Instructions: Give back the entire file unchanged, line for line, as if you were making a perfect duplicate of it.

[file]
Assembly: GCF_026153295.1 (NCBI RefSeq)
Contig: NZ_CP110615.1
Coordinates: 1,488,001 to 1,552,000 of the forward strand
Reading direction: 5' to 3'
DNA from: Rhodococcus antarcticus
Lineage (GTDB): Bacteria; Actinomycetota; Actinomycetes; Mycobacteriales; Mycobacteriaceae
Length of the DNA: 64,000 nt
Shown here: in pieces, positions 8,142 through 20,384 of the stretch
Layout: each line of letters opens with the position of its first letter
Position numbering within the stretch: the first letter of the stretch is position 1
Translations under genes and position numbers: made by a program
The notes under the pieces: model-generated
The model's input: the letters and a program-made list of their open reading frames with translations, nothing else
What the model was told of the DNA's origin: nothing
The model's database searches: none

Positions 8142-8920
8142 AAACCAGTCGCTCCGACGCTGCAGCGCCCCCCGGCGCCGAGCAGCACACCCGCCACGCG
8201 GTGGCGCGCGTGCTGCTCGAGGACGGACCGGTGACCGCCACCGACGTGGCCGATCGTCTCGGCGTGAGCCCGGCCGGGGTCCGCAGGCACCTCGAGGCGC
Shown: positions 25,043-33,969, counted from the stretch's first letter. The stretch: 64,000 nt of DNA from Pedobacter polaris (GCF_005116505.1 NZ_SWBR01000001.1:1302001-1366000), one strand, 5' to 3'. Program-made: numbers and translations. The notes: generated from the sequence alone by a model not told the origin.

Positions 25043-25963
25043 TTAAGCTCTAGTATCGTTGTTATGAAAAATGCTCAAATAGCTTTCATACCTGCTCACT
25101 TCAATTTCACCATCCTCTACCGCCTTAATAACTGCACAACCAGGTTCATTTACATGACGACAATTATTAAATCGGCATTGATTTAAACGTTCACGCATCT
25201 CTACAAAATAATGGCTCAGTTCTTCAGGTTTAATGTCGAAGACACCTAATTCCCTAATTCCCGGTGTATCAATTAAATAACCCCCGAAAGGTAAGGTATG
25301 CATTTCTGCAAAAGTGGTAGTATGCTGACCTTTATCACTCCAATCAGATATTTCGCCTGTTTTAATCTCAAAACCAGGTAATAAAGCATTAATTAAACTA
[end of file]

Assembly: GCF_026153295.1 (NCBI RefSeq)
Contig: NZ_CP110615.1
Coordinates: 1,488,001 to 1,552,000 of the forward strand
Reading direction: 5' to 3'
DNA from: Rhodococcus antarcticus
Lineage (GTDB): Bacteria; Actinomycetota; Actinomycetes; Mycobacteriales; Mycobacteriaceae
Length of the DNA: 64,000 nt
Shown here: in pieces, positions 8,142 through 20,384 of the stretch
Layout: each line of letters opens with the position of its first letter
Position numbering within the stretch: the first letter of the stretch is position 1
Translations under genes and position numbers: made by a program
The notes under the pieces: model-generated
The model's input: the letters and a program-made list of their open reading frames with translations, nothing else
What the model was told of the DNA's origin: nothing
The model's database searches: none

Positions 8142-8920
8142 AAACCAGTCGCTCCGACGCTGCAGCGCCCCCCGGCGCCGAGCAGCACACCCGCCACGCG
8201 GTGGCGCGCGTGCTGCTCGAGGACGGACCGGTGACCGCCACCGACGTGGCCGATCGTCTCGGCGTGAGCCCGGCCGGGGTCCGCAGGCACCTCGAGGCGC
Shown: positions 25,043-33,969, counted from the stretch's first letter. The stretch: 64,000 nt of DNA from Pedobacter polaris (GCF_005116505.1 NZ_SWBR01000001.1:1302001-1366000), one strand, 5' to 3'. Program-made: numbers and translations. The notes: generated from the sequence alone by a model not told the origin.

Positions 25043-25963
25043 TTAAGCTCTAGTATCGTTGTTATGAAAAATGCTCAAATAGCTTTCATACCTGCTCACT
25101 TCAATTTCACCATCCTCTACCGCCTTAATAACTGCACAACCAGGTTCATTTACATGACGACAATTATTAAATCGGCATTGATTTAAACGTTCACGCATCT
25201 CTACAAAATAATGGCTCAGTTCTTCAGGTTTAATGTCGAAGACACCTAATTCCCTAATTCCCGGTGTATCAATTAAATAACCCCCGAAAGGTAAGGTATG
25301 CATTTCTGCAAAAGTGGTAGTATGCTGACCTTTATCACTCCAATCAGATATTTCGCCTGTTTTAATCTCAAAACCAGGTAATAAAGCATTAATTAAACTA